At City Garden School, first and second grades have been enjoying complex and meaningful fairy tales to build our literacy skills. Recently, we’ve been working with the Russian/Ukrainian story of The Firebird and Princess Vasilisa.

A Tsar had an archer serving him who had a horse of power. One day, as he rode in the forest, he saw a marvelous feather which he knew must have been shed by the legendary Firebird. The horse warned him not to pick it up, but he did anyway, figuring the tsar would reward him. But the tsar demanded that he bring back the whole bird or lose his head.

Terrified, he asked the horse what to do, and on its advice, he requested that a hundred sacks of maize be spread over fields at night. At dawn, the firebird arrived, and the archer captured it with the aid of his horse. But no sooner had he returned with his prize than the tsar sent him on another quest: to go to the very edge of the world and bring back Princess Vasilissa for his bride. At the horse’s advice, the archer asked for a silver tent with a golden roof, and food for the journey. He rode to her land, set up the tent, and spread out the food. Curious, the princess approached, and the archer invited her to eat and drink. She drank and fell asleep, and he put her on the horse and rode back.

Vasilissa, finding that she had been carried off to be the bride of the old and greedy tsar, refused to marry him without her wedding dress, which was still in her own country and hidden under the sea. The tsar again dispatched the archer, who rode his magical horse back to the edge of the world. On the shore, the horse waited until it could get between an enormous lobster and the sea; then it set its foot on its tail and did not let it go until it agreed to bring up the wedding dress.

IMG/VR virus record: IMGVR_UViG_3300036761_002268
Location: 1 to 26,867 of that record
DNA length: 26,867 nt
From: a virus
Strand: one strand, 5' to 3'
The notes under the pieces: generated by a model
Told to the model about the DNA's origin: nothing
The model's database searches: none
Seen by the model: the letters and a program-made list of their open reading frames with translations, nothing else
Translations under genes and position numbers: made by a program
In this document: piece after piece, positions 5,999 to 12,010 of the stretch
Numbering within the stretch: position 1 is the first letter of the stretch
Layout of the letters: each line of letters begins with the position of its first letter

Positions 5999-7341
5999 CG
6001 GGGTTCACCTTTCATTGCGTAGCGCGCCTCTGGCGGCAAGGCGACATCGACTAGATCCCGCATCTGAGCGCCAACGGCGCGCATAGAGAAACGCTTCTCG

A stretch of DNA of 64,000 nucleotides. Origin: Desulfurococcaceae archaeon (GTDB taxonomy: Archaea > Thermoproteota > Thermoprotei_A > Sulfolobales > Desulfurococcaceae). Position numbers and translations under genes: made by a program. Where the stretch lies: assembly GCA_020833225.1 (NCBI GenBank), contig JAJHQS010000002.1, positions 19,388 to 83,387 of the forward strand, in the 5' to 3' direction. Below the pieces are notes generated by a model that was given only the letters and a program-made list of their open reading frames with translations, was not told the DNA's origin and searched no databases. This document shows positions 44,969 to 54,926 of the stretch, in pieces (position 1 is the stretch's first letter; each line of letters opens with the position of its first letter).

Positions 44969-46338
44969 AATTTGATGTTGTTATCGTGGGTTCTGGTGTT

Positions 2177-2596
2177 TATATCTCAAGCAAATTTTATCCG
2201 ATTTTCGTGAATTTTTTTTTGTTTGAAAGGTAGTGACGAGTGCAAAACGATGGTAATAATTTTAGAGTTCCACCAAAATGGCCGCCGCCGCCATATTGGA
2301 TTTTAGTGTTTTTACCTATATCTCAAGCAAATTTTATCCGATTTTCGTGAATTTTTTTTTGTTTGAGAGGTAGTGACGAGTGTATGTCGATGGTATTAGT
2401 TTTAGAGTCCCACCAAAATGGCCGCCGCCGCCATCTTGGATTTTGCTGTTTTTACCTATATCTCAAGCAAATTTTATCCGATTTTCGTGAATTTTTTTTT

When he returned with the dress, Vasilissa still would not wed until the archer had been boiled alive as punishment for abducting her. Terrified, he asked to see his horse one last time, but the horse seemed pleased with how things were going and advised him to submit. The princess waved her hand over the boiling cauldron, and the archer immediately plunged in and came out unharmed and even handsomer than before. Seeing this, the tsar jumped in as well, but he boiled to death. The archer became tsar in his place, married Princess Vasilissa and had a fine stable built for the horse, for he had learned the lesson of gratitude.

The Fire-Bird, the Horse of Power, and the Princess Vasilissa is a Russian Fairy Tale collected by Alexander Afanasyev 

Why fairy tales are important

Rudolf Steiner, the founder of Waldorf Schools, inspired teachers to use fairy tales with young children. The effect of a fairy tale is likened to that of a mother’s milk: the child takes it in as nourishment for their soul.

These rich stories offer spiritual truths in a dream-like consciousness which meets the young child in an age-appropriate manner. In first grade, it is an opportunity to speak of greater messages through a vehicle of picture imagery. The fairy tales act as a salve for children, while simultaneously preparing them to meet the world.